England’s Prime Minister to Take Control of Gambling Reforms

England’s prime minister, Boris Johnson, and his advisors are to oversee the long-awaited review of the 2005 Gambling Act. Sources close to the pm state he is now steering the plans.

The prime minister and his advisors are to lead the review of the current legislation regarding gambling. The Conservative Party promised reform of the industry as part of their election manifesto, an election the party won in December. The Guardian newspaper is reporting that Johnson, alongside Dominic Cummings and Munira Mirza, has all taken a personal interest in the new legislation that will replace the 2005 Gambling Act. The prime minister has in the past been vocal in his belief that current rules were not fit for purpose, saying the Gambling Act was “an analogue law in a digital age”.

A source at Whitehall has stated that the prime minister and his advisors are considering making wholesale changes which would modernise regulations. It is anticipated that a ban on gambling-related advertisements in sport will be among these changes. One unnamed MP said of advertising gambling products in sport: “Like any organisation, departments become quite linked into these industries [such as sport and broadcasting]… They weren’t that keen on changing tobacco advertising back in the day, but it happened.”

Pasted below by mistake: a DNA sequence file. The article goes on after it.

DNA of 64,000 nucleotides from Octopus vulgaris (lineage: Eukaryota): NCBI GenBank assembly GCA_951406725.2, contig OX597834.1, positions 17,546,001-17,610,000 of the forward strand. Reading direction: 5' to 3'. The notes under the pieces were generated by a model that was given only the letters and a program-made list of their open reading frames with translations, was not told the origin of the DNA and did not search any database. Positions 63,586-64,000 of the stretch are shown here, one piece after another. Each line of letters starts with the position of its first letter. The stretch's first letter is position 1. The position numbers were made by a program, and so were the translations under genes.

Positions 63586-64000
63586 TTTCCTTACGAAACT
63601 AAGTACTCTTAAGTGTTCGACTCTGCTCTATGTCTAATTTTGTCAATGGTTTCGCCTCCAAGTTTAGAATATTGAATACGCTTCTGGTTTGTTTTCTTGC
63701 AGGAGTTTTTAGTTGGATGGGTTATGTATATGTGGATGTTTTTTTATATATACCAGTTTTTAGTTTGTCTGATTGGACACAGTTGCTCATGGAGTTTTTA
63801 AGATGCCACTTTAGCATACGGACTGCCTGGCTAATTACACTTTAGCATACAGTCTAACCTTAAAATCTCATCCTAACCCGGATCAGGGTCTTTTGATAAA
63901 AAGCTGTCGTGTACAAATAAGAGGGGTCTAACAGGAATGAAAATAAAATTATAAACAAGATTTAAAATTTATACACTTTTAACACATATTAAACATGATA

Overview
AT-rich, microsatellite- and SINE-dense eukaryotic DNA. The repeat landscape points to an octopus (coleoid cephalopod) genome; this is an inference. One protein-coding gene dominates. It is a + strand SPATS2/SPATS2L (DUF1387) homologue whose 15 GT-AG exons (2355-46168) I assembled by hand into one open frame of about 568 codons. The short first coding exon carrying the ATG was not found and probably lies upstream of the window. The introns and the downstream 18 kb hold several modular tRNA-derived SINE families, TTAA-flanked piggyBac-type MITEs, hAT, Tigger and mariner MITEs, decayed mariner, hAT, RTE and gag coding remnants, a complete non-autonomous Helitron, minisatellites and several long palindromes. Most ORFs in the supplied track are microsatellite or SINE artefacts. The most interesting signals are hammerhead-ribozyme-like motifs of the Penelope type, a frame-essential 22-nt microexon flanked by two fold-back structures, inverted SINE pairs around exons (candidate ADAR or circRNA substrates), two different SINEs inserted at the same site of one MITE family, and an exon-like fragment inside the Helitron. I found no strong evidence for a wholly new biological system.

House of Lords Peers to Recommend Changes

Ahead of the review, a group of peers within the House of Lords have been tasked with reviewing the industry. They will report to the government with their findings. The Peers for Gambling Reform Group (PGR) will be chaired by Lord Foster of Bath who is a Liberal Democrat politician who represented Bath, Somerset as its constituency MP from 1992 until 2015. Vice chairs include Lord Smith of Hindhead (Conservative MP), Baroness Hilary Armstrong (Labour, former MP for North West Durham), Lord Butler (former Cabinet Secretary for Margaret Thatcher), and the Bishop of St Albans.

The PGR was formed to assist with the government and UK Gambling Commission’s reform of the 2005 Gambling Act. The peers have outlined their key priorities; these include:

  • Effective affordability checks carried out by operators for gamblers to prevent harm.
  • An enforceable ‘duty of care’ on the gambling industry to seek to avoid harm.
  • Speed of play and stake limits for online gambling – with a triennial review of all stake limits
  • Testing for harm and the classification of all new gambling products
  • A mandatory ‘smart levy’ on the industry to fund the costs of research, education and treatment
  • A ban on direct marketing and all inducements and an end sports sponsorship
  • A Gambling Ombudsman ‘to redress wrongs’
  • Gambling regulation for Loot Boxes, which develop gambling in children
  • A Reform of VIP schemes
  • An NHS-led and commissioned treatment system to treat gambling addiction.

Comments by the Chair, Lord Foster of Bath, indicate that the group are likely to recommend tough new rules which will radically change the landscape of the industry. Lord Foster said:

Given that we have a third of a million problem gamblers, including 55,000 children, and one gambling-related suicide every day, action is urgently needed. Online gambling companies have cashed in on the pandemic, making more profit and putting more lives at risk. Lord Foster, PGR Chair.